23. once. Every time I started something it ran too long, as I often do, and being an adherent to the beginning, middle, and ending theory of
    22. writing, I found no way of communicating I was happy with. I live with the dreaded red negative number outside the Twitter box. I
    21. considered posting cutesy sayings like “The early worm gets eaten by the bird.” Aren’t you glad I didn’t? I’m certainly not going to bother
    20. anyone with what I’m actually doing right now. I’m typing, obviously, and anyone who disagrees can meet me outside. But there’s a larger
    19. issue at stake here as social networks continue to take over our lives. If there were just one place, I could deal with it, but having to bop back
    18. and forth between Facebook and MySpace and Plaxo and Blogger and Skype and Twitter is just too fucking much. I’d rather not know
    17. anybody than have to face the mountain of blather, and I don’t mean you personally. All your postings are succinct and precise. You’re a
    16. genius. I’m talking about all that other crap out there. What am I doing? Right now? Twitter, do you really want to know? Wading through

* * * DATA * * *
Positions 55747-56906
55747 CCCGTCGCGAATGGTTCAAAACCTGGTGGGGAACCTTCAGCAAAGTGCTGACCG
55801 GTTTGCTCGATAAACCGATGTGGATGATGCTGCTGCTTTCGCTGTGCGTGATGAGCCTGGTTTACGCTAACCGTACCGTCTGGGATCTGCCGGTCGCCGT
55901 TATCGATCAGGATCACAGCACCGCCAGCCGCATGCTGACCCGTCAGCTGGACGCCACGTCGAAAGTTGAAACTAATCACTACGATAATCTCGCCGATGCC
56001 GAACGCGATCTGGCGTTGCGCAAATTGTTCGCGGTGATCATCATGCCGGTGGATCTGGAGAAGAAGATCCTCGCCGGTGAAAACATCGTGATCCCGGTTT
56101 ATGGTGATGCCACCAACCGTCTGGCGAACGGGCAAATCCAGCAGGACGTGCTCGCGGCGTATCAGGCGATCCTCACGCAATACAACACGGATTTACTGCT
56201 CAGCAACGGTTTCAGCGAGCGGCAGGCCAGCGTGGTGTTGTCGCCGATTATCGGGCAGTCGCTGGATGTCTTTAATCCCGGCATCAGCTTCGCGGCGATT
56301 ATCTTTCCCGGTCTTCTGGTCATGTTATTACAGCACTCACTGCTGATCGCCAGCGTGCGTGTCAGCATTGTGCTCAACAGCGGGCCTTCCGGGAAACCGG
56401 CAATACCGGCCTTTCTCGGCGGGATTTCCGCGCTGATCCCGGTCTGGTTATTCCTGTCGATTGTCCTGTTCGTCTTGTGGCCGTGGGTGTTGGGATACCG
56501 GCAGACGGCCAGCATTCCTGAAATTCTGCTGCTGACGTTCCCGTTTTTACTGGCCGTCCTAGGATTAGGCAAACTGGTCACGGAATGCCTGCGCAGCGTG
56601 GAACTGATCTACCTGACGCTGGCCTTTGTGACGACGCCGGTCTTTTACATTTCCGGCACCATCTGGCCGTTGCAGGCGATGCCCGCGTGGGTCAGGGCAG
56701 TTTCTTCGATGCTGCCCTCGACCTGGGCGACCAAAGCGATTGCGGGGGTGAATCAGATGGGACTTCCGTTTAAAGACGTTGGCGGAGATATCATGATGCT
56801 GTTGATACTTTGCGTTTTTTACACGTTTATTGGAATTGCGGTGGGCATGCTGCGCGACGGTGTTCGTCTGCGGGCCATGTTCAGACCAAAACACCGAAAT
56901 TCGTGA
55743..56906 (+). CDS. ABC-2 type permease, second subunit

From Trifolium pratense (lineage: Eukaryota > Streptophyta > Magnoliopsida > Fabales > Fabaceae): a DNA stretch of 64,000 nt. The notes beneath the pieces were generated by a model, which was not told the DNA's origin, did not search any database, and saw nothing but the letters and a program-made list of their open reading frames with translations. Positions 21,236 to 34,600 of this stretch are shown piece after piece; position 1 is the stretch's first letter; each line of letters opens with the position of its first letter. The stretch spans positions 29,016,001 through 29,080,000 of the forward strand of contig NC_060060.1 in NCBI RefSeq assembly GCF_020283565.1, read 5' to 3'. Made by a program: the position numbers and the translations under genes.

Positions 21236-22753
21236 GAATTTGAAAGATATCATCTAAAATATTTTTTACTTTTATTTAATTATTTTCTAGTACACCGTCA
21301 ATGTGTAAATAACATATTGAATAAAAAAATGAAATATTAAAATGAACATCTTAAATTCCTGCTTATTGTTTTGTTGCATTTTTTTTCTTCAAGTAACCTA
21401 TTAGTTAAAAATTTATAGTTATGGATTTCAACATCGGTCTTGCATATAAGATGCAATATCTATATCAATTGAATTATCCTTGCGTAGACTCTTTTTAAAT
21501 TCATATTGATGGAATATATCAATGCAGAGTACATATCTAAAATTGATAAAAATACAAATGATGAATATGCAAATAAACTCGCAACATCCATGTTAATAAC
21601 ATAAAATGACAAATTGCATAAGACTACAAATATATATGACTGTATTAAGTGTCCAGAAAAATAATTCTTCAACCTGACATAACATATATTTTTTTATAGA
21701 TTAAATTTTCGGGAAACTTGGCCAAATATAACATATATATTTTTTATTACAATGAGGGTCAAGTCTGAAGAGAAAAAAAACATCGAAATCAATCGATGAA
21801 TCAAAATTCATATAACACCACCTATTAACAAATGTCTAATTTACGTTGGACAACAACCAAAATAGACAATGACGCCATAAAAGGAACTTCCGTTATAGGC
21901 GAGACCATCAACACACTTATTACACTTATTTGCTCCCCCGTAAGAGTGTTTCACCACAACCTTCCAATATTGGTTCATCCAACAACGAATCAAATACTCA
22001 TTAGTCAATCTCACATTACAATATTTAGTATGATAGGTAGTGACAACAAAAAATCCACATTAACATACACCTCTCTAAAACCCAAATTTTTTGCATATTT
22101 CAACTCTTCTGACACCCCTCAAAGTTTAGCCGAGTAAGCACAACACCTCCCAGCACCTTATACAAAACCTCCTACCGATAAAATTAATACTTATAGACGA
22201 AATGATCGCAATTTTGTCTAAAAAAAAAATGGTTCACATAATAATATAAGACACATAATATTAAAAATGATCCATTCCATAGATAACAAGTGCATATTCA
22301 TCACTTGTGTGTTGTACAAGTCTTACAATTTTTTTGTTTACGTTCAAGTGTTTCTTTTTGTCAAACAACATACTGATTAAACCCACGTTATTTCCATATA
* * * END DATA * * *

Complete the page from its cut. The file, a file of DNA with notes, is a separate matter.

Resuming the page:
15. crap. That’s all I do. This is my first and last twit, though it may go on for a while. I say if you want to believe in evolution, just take a look at
    14. the human mind today compared to 20 years ago. Today, our PCs are an extension of our brains, which are intricately connected to everyone
    13. else’s brain. 20 years ago, if you wanted to be published, you had to find an editor at a publishing house or newspaper or magazine to reach
    12. an audience. Now all you need is a library card. The death of newspapers has less to do with Craig’s List and more to do with the death of the
    11. job of editor. In the reader’s quest for the uncensored and thoroughly enlightened version of whatever it is we like, we just Google and find it,
    10. whatever it is we’re looking for, it’s there, in abundance. We don’t need no stinking editor. Fuck editors, always telling you what they think